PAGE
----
When certain boat maintenance issues become repetitive, we believe it helpful to pass advice along to our customers in hope that they can avoid them. So with this in mind I want to tell you about a couple of problems we have been seeing and how you as the boat owner can deal with them. I also want to recommend some must-have carry-aboard spare items.
Part of our standard procedure, we address each and every mechanical and electrical problem we encounter with two questions. Why did the issue occur? How can it be prevented?
Here we go again with ethanol. Ethanol has increased the cost of operation in a number of ways, from the expense of repairing the damage it causes to the expense of fuel treatment chemicals we now must add to boat fuel to help prevent the damage.
There has always been the need for good fuel filtration but with ethanol in gasoline the ante has been raised to "great" filtration. We are now recommending replacement interval of fuel/water separation filters at six months, even with low to moderate hours of operation.
Monthly inspection of the outer casing of the filter canister is also recommended. The filter canister is made of mild steel and the only protection against corrosion is the paint it receives at the factory. Salt water and damp salt air make them susceptible to pin holes from corrosion and, with most filter units installed inside closed compartments, the process is accelerated. Even the tiniest pinhole in a filter canister will lead to loss of prime in the system and fuel starvation–not to mention fuel leakage and potential for explosion hazard.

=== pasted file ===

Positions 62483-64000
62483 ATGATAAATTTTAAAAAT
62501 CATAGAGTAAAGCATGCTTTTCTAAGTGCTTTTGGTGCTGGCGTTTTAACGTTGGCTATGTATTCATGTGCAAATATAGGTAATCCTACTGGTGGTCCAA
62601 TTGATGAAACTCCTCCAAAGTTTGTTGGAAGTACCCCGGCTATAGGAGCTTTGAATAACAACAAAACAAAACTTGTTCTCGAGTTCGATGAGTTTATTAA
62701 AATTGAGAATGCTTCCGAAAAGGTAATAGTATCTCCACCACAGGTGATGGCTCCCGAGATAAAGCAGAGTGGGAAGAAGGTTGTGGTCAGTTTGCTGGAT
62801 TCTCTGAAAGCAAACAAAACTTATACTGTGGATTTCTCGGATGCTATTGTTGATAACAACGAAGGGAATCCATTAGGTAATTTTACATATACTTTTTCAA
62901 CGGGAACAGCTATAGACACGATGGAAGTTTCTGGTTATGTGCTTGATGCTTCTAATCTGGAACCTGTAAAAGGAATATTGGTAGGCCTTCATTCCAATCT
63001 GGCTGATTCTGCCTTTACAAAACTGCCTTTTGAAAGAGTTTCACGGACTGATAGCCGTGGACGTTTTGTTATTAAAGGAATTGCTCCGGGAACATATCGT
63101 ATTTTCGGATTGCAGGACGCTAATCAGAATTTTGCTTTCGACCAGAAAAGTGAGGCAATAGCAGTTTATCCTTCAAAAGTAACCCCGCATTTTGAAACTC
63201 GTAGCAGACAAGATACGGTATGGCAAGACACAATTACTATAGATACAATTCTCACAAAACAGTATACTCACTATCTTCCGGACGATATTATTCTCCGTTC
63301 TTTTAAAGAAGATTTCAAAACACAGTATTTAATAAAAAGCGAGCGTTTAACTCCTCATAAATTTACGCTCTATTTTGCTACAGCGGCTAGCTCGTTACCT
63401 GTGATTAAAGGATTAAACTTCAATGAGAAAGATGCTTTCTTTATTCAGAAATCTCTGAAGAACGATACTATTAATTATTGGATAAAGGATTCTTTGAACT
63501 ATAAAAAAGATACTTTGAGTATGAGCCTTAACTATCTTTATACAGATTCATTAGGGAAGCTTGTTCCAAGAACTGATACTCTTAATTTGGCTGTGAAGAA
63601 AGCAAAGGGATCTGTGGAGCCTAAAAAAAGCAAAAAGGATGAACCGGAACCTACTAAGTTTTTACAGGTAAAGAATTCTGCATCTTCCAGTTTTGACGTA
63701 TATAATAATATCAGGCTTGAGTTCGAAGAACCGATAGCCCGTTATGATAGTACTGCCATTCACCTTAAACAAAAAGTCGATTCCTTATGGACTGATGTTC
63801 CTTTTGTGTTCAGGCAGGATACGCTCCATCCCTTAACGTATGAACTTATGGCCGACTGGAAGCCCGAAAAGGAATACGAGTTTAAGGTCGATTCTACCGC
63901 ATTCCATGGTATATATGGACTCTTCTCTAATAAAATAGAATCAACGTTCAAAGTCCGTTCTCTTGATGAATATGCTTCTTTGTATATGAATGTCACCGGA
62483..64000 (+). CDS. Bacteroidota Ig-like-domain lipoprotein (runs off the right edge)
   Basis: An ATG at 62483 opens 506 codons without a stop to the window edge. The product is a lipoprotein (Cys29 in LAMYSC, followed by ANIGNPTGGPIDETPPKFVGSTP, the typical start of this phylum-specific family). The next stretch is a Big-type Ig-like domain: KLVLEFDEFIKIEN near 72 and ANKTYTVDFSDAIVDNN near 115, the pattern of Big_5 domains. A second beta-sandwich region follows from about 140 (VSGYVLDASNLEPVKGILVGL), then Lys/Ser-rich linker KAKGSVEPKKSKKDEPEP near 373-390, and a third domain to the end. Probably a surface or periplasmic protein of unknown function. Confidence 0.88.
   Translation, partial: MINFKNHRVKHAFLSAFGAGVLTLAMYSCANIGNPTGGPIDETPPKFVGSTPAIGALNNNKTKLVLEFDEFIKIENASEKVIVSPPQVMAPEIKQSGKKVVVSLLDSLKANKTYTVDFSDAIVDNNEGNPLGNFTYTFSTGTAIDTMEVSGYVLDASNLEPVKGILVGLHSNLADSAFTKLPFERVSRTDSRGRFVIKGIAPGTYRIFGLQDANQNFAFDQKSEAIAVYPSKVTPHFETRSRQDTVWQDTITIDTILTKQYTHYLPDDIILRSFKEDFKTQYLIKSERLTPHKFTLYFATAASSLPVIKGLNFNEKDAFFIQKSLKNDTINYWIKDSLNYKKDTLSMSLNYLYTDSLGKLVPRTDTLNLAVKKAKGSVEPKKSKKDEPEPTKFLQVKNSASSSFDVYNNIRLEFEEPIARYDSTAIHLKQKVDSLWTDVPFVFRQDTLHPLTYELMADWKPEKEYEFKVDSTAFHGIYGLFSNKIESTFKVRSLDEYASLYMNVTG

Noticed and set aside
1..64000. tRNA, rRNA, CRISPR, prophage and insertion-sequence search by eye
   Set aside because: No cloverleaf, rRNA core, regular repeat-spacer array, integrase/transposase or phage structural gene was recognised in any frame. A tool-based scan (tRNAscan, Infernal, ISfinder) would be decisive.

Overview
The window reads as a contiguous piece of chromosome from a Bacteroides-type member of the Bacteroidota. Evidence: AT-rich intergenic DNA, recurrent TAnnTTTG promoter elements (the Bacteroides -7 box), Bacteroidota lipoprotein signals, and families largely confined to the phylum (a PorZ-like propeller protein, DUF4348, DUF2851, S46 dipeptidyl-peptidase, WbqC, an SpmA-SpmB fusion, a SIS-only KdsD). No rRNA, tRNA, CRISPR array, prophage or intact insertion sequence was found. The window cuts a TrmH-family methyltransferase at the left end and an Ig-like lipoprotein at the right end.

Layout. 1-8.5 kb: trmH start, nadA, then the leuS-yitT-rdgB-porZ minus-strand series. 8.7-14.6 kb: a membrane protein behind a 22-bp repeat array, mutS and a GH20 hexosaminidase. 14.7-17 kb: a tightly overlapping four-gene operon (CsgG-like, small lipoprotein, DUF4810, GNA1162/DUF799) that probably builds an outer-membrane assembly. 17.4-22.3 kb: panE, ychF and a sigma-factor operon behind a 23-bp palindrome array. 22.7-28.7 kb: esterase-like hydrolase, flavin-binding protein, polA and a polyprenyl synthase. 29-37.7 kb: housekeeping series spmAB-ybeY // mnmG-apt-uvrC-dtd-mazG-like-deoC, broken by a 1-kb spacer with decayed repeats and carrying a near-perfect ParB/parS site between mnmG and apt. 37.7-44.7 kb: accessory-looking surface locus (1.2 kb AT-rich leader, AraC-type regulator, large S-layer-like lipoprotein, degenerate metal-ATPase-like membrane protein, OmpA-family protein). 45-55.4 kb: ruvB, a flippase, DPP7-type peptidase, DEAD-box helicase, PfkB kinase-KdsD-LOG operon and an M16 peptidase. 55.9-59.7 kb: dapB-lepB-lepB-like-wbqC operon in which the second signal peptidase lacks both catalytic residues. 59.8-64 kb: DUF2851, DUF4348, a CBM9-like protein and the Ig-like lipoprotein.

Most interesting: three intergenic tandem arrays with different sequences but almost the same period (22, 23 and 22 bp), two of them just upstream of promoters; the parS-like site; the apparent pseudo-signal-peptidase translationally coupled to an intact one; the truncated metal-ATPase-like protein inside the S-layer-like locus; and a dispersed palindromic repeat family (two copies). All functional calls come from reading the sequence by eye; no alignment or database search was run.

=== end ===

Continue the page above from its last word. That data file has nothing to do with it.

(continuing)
Fuel filters should be changed at the first sign of surface discoloration, and for the areas you cannot see, rub your hand around it carefully to detect rough spots. The bottom of the canister is often the first place corrosion and pitting will occur. After replacing the filter, spray with Corrosion-X Red once a month to help prevent corrosion issues.
Ethanol has also been causing a very high failure rate of fuel line primer bulbs. Symptoms of this are frequent need for re-priming and also inability to achieve firmness of the bulb following repeated squeezing. You will likely hear and feel fuel moving but the bulb will not firm up.
What we're seeing is a rash of check valve balls inside the bulbs falling out of place due to ethanol attacking and degrading the check valve seats. The displaced check valve ball can then block the flow of fuel to the engine.
We recommend that you add spare fuel/water separator filters and a new primer bulb to your list of carry-aboard spare parts. Consult your marine dealer for proper filter wrench and also appropriate tools and clamps you will need to accomplish on-the-water repairs. This can save downtime and the need to be towed to the dock.
Have a great fall season and I want to send a special "Thank You" to all who attended our Labor Day Sale for some great BBQ and fun. We look forward to seeing you again next year.
coastalbendmarine.com | 361-983-4841